Defence

Air-Independent Propulsion for Kalvari Class Submarines: Urgent need for the stealth technology

A flurry of activities by Chinese and Pakistani ships and submarines in the Indian Ocean Regions (IOR), have been picked up by the Indian Navy which has been focussed on COVID operations in Malacca Straits, the Gulf of Aden and the Red Sea. During these missions, P-8I Anti-submarine multi-mission maritime patrol aircrafts also participated for ISR (Intelligence, Surveillance and Reconnaissance). The submarines were both conventional and nuclear types.

A submarine’s Air-independent Propulsion (AIP) system ensures operations of the conventionally powered submarine to operate without the need for outside air. A Kalvari Class submarine when fitted with an AIP system onboard shall be able to run its electric propulsion motor and electrical network with the conventional batteries bypassed. This benefit reduces the need for the submarine to surface often to take in the air for running diesel engines (for battery charging). As has been reported by Financial Express Online earlier, the Kalvari class submarines are powered by conventional diesel-electric propulsion systems, and as per the original plans, the last two submarines were to be equipped with an indigenously developed AIP technology. This state of the art Fuel-cell based AIP is to be indigenously designed by DRDO since such technology from abroad is expensive.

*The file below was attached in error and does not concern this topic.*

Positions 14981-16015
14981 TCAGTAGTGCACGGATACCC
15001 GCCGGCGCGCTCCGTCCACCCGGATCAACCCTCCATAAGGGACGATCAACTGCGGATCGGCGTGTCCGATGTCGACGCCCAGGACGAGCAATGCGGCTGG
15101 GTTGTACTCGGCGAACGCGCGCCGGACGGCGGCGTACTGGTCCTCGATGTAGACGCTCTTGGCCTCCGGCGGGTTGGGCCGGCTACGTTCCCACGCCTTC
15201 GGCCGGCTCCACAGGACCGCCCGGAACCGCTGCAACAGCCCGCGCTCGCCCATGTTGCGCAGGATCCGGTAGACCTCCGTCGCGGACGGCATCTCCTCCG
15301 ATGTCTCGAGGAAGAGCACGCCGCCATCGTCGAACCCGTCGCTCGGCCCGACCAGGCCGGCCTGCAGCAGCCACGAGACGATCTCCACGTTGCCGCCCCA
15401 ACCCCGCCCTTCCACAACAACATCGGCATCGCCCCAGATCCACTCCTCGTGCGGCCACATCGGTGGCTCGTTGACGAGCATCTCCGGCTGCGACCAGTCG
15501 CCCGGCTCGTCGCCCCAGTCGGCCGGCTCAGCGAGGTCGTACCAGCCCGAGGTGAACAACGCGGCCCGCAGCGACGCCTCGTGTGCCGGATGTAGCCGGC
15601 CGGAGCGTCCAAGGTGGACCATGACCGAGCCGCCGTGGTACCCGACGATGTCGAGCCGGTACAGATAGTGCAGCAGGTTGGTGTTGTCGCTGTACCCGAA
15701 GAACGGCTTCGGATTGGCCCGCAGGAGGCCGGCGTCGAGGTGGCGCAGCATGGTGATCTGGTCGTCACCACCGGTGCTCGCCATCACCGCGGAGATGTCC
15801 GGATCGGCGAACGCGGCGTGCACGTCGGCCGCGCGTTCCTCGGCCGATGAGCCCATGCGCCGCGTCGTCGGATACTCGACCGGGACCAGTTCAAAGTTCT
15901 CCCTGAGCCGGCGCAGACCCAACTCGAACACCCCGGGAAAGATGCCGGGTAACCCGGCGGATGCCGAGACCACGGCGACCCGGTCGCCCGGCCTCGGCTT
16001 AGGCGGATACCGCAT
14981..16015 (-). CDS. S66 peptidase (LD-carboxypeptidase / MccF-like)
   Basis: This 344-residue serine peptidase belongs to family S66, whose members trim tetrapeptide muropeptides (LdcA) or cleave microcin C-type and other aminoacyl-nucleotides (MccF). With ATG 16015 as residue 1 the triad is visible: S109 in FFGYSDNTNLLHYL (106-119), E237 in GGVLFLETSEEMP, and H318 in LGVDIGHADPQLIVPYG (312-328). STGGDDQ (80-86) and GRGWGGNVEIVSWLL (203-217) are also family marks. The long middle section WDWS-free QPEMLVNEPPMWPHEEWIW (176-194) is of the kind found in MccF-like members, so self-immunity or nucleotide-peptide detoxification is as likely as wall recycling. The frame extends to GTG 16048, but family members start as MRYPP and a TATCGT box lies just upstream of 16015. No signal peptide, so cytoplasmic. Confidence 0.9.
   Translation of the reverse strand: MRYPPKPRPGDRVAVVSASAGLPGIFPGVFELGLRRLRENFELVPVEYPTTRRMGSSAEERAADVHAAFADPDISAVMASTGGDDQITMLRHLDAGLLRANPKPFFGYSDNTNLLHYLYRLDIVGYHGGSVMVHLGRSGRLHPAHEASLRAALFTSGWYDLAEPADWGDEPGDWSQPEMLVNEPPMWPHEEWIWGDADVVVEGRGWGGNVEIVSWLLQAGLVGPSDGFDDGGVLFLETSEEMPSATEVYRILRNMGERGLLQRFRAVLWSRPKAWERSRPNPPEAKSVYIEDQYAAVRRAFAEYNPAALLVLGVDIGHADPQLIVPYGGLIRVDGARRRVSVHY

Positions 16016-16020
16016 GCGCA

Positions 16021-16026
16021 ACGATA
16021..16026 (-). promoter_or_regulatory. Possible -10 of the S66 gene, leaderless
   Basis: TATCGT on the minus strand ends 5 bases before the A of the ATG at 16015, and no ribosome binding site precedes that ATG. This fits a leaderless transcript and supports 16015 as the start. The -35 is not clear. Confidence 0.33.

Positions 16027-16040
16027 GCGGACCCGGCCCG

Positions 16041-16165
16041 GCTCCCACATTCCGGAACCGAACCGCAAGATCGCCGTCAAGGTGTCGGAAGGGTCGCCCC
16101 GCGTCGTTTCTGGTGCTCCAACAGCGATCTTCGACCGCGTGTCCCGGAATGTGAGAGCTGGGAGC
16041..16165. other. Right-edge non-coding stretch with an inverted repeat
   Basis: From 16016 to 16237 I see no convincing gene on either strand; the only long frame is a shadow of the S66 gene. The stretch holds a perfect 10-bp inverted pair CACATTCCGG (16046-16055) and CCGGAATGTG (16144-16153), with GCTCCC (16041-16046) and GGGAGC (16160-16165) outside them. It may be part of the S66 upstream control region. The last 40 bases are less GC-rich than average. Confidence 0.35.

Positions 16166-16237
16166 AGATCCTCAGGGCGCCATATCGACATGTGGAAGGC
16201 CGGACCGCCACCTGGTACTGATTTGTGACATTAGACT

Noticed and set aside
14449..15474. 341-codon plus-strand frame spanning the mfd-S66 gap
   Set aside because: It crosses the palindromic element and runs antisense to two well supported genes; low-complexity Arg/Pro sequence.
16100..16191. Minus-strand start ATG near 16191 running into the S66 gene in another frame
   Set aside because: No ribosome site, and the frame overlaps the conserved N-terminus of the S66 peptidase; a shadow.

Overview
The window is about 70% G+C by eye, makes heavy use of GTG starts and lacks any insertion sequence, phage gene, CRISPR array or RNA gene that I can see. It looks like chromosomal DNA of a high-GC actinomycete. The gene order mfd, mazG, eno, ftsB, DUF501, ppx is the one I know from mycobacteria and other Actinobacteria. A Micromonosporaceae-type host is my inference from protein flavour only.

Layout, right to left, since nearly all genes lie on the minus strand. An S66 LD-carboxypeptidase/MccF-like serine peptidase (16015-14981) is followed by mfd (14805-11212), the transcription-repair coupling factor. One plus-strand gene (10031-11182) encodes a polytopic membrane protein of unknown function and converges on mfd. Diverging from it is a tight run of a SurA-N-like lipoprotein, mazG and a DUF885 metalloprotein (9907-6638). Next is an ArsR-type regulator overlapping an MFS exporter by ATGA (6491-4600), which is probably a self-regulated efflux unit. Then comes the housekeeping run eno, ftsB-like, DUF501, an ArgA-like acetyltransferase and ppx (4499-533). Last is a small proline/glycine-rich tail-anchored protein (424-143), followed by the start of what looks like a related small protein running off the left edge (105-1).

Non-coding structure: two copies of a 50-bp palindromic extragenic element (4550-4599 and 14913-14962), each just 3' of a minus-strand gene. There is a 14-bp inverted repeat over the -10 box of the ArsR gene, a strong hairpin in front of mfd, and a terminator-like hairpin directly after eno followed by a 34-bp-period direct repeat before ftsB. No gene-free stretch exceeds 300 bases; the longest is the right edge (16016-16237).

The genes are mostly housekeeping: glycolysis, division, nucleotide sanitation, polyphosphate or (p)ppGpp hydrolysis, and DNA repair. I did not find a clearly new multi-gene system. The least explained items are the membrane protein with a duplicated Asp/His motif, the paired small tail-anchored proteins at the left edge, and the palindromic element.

Despite the commissioning of the first two submarines, DRDO has been unable to meet the timelines of the AIP development, which is still at a land-based laboratory. The rest of the four P75 submarines are scheduled for commissioning by 2022. Presently, the indigenous AIP system is planned to be a retrofit onboard first submarine, as and when it enters a major Refit.

Facebook Comments

Source
source
Show More

Related Articles

One Comment

  1. India has held the ambition of becoming one of the greatest military powers in the world. For this purpose, India spends significant amounts of money to modernize its armed forces including its land, air and naval forces. India still retains a powerful desire to build up a naval force capable of fulfilling its strategic goal of emerging as a major global player. However, it has also so far focused more on increasing its fleet of submarines rather than improving their efficiency. India’s growing naval spending and extensive build up are adversely affecting the strategic balance of the region.

Leave a Reply

Your email address will not be published. Required fields are marked *

Back to top button
Close
Close